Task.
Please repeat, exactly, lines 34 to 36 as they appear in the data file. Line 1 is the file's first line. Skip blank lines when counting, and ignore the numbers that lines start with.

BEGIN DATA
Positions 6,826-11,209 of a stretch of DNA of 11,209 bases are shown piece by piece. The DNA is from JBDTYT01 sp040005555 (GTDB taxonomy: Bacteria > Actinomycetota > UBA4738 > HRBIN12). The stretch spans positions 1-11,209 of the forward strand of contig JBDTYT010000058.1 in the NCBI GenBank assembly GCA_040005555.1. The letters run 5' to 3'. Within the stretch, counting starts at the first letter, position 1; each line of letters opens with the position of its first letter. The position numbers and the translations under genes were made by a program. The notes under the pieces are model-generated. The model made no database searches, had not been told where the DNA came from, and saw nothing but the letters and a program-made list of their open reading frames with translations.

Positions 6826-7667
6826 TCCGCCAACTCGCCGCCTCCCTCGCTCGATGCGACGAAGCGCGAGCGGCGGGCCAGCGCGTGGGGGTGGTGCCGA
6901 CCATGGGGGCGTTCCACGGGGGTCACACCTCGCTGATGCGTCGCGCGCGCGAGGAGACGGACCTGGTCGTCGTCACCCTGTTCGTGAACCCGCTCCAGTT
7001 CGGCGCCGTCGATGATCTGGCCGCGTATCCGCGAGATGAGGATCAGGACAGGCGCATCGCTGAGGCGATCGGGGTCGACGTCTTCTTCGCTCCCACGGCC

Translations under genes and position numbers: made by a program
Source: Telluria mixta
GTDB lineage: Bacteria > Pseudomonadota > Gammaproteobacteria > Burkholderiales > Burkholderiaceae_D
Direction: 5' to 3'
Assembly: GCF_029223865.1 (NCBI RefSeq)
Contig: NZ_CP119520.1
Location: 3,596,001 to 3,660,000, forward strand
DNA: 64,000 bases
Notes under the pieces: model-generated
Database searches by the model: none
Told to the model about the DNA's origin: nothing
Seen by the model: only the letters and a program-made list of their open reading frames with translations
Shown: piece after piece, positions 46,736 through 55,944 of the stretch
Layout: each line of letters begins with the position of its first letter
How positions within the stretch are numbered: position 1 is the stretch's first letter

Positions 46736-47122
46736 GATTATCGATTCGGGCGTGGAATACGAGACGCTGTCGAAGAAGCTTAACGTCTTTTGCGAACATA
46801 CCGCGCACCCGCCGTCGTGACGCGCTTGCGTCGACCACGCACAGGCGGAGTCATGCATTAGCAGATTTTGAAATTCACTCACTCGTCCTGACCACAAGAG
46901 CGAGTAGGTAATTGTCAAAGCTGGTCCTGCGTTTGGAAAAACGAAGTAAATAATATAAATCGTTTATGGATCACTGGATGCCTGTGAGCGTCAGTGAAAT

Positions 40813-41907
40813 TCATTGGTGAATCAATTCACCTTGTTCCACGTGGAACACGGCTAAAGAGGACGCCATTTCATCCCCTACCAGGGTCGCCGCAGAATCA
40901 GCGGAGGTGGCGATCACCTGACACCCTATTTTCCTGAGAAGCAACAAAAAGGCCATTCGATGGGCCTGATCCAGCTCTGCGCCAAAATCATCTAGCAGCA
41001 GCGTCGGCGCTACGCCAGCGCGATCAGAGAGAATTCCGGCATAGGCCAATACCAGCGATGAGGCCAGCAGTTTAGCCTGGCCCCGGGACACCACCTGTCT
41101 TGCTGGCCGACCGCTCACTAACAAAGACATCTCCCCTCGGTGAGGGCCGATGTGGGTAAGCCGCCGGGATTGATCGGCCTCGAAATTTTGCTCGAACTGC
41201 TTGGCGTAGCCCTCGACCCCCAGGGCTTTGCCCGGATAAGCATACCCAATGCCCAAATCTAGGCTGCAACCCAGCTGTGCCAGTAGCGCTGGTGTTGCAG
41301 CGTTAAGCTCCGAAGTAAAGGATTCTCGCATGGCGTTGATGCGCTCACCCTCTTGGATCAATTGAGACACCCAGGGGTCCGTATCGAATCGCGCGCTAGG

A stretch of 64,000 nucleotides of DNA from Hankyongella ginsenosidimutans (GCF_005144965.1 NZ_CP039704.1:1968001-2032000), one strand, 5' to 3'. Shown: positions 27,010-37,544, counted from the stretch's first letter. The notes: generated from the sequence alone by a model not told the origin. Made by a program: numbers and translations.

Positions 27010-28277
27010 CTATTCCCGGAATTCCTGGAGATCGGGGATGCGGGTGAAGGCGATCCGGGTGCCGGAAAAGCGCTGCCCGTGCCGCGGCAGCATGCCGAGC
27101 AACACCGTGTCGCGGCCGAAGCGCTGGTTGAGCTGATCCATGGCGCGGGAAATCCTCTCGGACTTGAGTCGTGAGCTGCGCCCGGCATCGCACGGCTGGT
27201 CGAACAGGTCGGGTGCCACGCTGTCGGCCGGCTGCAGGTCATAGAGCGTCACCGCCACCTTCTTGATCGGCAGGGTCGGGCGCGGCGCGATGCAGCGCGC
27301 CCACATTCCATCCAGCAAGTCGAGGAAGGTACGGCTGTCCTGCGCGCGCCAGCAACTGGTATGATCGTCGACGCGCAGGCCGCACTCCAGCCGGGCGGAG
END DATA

27010 CTATTCCCGGAATTCCTGGAGATCGGGGATGCGGGTGAAGGCGATCCGGGTGCCGGAAAAGCGCTGCCCGTGCCGCGGCAGCATGCCGAGC
27101 AACACCGTGTCGCGGCCGAAGCGCTGGTTGAGCTGATCCATGGCGCGGGAAATCCTCTCGGACTTGAGTCGTGAGCTGCGCCCGGCATCGCACGGCTGGT
27201 CGAACAGGTCGGGTGCCACGCTGTCGGCCGGCTGCAGGTCATAGAGCGTCACCGCCACCTTCTTGATCGGCAGGGTCGGGCGCGGCGCGATGCAGCGCGC